Attention: open in a new window. PDFPrintE-mail

Diagnostics and Tests

The first step is often one of several types of sleep studies, including the:

Diagnostic Polysomnogram (PSG) is an overnight sleep study often used to monitor and evaluate the patient to help determine or confirm if there is a sleep disorder, its severity and the best treatment to use.

As you sleep, we will monitor 16 body signals, including your breathing, oxygen levels, heart rate, brain waves, eye movements and muscle movements, with our state-of-the-art equipment. A board-certified physician specializing in Sleep Medicine will then interpret your study, review the technician’s observations, your history and information from your referring physician. If a sleep disorder is discovered, we will work closely with your referring physician to provide ongoing treatment.

Full Night PAP Titration is required if Obstructive Sleep Apnea is strongly suspected or diagnosed during a PSG. Typically this is a full-night study in which  the patient sleeps while wearing a nasal or full-face mask connected to a Continuous Positive Airway Pressure (CPAP) machine to ensure the air pressure is set to the optimum level and the breathing mask is fitted properly. The CPAP machine delivers heated, humidified, pressurized air through tubing to a nasal or full-face mask, which is fitted around the head to keep the patient’s airway open during sleep.

Diagnostic PSG with PAP Titration (Split Night) – If the patient’s physician suspects Obstructive Sleep Apnea, a “Split-Night” sleep study may be ordered. During the first part of the study, a general monitoring and diagnostic evaluation is conducted, usually to confirm Obstructive Sleep Apnea and its severity. If the PSG concludes the patient has sleep apnea, he or she undergoes a Titration study and is then equipped with a CPAP machine during the latter part of the study and the air flow is adjusted to find the best setting.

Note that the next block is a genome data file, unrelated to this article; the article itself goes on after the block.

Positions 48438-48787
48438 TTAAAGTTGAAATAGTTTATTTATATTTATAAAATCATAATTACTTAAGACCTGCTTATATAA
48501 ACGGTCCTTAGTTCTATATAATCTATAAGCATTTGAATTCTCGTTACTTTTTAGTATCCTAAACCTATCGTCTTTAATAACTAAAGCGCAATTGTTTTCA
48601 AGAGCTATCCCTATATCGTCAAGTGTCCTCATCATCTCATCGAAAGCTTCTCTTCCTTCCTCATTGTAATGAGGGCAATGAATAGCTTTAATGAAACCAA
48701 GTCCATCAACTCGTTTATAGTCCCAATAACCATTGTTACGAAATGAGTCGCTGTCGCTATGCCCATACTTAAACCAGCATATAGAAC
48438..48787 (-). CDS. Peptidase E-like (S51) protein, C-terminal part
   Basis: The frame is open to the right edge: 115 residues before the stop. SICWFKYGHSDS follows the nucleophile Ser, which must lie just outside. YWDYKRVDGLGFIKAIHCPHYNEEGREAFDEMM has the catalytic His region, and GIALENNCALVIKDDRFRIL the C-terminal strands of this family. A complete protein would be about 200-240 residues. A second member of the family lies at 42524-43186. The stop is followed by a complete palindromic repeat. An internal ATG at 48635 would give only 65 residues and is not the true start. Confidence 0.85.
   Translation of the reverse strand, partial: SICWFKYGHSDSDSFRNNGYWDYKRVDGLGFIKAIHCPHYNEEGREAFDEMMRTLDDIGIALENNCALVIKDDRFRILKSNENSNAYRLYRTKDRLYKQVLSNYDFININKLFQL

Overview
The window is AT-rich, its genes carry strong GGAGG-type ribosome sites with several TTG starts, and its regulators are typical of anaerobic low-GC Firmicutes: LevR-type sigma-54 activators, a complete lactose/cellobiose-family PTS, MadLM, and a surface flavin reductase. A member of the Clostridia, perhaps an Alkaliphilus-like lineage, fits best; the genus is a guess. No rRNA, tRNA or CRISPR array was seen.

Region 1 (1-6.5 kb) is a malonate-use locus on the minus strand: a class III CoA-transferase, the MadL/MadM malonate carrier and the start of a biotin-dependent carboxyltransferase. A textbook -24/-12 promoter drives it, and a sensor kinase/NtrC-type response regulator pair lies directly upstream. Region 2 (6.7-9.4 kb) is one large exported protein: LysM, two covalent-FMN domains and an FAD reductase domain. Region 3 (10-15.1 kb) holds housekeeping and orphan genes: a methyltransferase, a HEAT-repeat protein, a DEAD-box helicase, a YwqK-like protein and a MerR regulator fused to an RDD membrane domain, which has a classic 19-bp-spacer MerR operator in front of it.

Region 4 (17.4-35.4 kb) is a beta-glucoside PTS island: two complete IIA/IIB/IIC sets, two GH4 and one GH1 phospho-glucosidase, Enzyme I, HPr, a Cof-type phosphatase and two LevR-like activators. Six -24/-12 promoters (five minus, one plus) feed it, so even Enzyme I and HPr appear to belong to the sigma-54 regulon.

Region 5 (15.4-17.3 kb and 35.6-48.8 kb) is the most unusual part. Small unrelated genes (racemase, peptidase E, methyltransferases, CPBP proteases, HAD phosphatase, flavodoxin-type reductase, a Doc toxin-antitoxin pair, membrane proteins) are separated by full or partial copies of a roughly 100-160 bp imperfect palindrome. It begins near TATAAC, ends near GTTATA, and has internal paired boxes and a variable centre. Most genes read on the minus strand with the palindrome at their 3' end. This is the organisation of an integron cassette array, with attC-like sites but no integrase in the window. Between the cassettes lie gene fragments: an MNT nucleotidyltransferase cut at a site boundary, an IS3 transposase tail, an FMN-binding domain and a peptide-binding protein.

Diagnostic Daytime Multiple Sleep Latency Test (MSLT) is a daytime sleep study often used to confirm Narcolepsy and its severity by measuring the degree of daytime sleepiness. To ensure accurate results, it is performed on the morning following an overnight PSG. The patient is asked to nap, usually for less than 30 minutes, every two hours throughout the day, and may nap as many as five times. A technician monitors the brain activity and records how quickly it takes the patient to fall asleep during the naps, after a full night’s sleep, and to record if REM state sleep occurs during any of these napping periods.